The Management Plane of Multi-Cloud Networking – Aviatrix CoPilot

Recently, Aviatrix launched a new product called CoPilot to address the dire need of operational visibility in multi-cloud networking. This piqued my interest because the none of the Cloud Service Providers (CSPs) provide any topology tools for end-to-end visualization, monitoring and troubleshooting. So I decided to attend the launch event.

Some of the biggest challenges that enterprises face in today’s multi-cloud environments are complexity and lack of visibility (topology and traffic flow). It’s difficult enough managing a single CSP. Add multiple vendors with their proprietary, opaque ways of passing data and it becomes nearly impossible to pinpoint how and where traffic is flowing.

This is critical for enterprises that have SLAs that need to be met. For example, around a decade ago when electronic trading started replacing open outcry transactions in the financial markets, there was a strong need to identify, at millisecond granularity, where delays in electronic trades were occurring. Penalties would be imposed on the Exchange if it could not prove that the delays were on the member trading firm’s side. Monitoring tool companies like Correlix and Corvid (not to be confused with COVID!) were born out of this need.

Of course, that was fine for the on-prem world. In a multi-cloud world, this becomes far more complex. For example, if there is a routing issue (that is not yet identified as a outright outage) in a region for a particular CSP, and an airline is unable to track its passengers’ baggage that is intended to traverse multiple partner airlines (each using their own CSP), how will it be able to identify where the fault is without the right level of operational visibility in a multi-cloud environment? How will it meet its SLAs? CoPilot is able to visually identify such global multi-cloud anomalies.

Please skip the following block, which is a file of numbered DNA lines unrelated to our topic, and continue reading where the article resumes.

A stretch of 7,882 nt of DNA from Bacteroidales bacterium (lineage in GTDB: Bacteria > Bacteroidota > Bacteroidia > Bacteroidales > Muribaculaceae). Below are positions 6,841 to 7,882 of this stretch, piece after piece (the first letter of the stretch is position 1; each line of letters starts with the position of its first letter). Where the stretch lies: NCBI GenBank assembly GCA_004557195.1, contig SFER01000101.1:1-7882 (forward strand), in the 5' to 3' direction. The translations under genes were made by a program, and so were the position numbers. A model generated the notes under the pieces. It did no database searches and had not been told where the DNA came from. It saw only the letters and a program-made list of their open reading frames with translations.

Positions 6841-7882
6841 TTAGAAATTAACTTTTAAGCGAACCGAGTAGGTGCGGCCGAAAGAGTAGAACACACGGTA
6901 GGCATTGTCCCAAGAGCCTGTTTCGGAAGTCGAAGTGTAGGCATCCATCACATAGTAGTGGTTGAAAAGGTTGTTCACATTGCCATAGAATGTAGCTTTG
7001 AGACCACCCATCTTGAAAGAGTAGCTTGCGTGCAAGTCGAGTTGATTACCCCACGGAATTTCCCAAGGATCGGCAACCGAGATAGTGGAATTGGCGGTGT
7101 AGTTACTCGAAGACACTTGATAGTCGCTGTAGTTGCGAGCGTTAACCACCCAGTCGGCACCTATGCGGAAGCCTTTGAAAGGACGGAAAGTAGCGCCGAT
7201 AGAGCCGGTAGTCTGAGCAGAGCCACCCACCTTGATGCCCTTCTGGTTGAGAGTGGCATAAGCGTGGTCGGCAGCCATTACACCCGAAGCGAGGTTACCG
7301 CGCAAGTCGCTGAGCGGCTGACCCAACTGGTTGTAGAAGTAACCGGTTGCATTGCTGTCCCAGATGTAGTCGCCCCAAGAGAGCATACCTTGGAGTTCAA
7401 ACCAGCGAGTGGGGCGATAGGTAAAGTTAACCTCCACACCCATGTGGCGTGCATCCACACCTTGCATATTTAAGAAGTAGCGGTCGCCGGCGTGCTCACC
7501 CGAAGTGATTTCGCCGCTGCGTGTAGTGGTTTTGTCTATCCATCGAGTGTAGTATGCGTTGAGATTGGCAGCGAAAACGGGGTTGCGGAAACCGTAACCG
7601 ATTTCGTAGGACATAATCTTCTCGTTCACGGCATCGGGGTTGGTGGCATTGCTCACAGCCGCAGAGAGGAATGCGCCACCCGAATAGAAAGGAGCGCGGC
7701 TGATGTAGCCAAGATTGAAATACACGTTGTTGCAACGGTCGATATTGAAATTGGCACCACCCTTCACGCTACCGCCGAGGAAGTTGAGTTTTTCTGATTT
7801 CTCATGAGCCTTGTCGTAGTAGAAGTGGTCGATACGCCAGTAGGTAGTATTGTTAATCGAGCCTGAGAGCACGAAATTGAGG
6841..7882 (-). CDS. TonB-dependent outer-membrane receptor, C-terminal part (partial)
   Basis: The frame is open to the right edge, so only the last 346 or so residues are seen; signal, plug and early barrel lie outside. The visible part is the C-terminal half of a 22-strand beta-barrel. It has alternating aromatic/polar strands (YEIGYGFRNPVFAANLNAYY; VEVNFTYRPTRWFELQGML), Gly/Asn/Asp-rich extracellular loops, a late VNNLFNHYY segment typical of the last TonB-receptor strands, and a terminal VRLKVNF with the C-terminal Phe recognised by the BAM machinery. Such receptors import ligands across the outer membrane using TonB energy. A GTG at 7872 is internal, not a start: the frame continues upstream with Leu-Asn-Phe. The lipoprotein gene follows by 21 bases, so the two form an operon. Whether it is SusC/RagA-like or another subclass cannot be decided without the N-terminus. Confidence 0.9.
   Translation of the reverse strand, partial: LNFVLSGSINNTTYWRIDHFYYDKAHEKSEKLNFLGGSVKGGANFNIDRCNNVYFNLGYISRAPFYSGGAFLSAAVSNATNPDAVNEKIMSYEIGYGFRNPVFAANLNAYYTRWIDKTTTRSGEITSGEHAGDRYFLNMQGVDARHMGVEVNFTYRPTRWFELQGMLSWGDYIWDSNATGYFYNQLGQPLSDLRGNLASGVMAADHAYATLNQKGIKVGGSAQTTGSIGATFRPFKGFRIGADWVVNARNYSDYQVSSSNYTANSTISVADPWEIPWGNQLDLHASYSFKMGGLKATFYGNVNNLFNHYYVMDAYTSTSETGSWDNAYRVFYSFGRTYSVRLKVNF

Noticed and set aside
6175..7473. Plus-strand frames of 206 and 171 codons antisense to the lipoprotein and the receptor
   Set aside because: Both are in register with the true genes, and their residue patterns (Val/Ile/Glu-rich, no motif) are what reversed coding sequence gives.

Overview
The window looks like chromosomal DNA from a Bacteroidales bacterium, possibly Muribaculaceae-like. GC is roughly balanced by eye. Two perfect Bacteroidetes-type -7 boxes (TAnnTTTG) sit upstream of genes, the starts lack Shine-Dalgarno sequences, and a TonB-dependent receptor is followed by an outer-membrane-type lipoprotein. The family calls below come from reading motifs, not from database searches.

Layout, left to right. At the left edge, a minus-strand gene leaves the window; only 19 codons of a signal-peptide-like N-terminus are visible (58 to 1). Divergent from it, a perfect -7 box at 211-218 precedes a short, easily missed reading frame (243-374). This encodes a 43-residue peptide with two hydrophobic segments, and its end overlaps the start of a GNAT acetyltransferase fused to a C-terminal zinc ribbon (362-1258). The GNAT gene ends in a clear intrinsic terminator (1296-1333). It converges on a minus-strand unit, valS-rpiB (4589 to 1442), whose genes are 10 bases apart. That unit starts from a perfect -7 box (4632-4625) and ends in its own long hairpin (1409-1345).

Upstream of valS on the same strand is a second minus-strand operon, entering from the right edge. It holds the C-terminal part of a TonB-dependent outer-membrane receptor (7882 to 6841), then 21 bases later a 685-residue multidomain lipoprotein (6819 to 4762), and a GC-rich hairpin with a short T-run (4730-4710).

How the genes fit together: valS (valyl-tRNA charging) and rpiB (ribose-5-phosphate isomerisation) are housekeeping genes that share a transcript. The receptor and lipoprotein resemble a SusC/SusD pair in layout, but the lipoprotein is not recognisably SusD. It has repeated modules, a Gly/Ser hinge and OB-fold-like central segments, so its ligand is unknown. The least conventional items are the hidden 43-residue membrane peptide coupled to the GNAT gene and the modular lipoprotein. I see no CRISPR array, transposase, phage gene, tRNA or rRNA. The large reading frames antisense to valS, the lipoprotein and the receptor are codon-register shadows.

The way CoPilot is able to achieve this based on its Aviatrix Transit Gateway as well as the native constructs from each CSP. While Aviatrix Controller is the Control Plane and Aviatrix Transit Gateway is the Data Plane, in a sense Aviatrix CoPilot can be considered the Management Plane (excluding the domain of IAM). It is more than just passive monitoring as it allows the user to take action in real-time.

The topology below shows AWS, Azure, and GCP clouds along with instances.

Aviatrix CoPilot Topology

 

The FlowIQ visualization tool makes use of heat maps and Sankey flow diagrams to provide intelligent reports on traffic patterns, trends, and key analytics regarding flow through the multi-cloud network. See this screenshot below.

Aviatrix CoPilot FlowIQ

Other anomalies it is able to detect include if an unusual amount of traffic is coming from a certain geo-location. The FlowIQ tool allows the user to search on a given geo-location as well, such as in this screenshot below.

 

Aviatrix CoPilot Heat Map

The presenter also gave a sneak peek of some very impressive features on their roadmap:

  • Track what resources VPN users are trying to access
  • Show live link latencies – This is an absolute must for SLA testing.
  • Latency Monitor – You will be able to set thresholds for latencies and be notified when the latency is exceeded. See the screenshot below.

Aviatrix CoPilot Live Latency

I believe Aviatrix is only getting warmed up in the world of operational visibility for multi-cloud networking.

 

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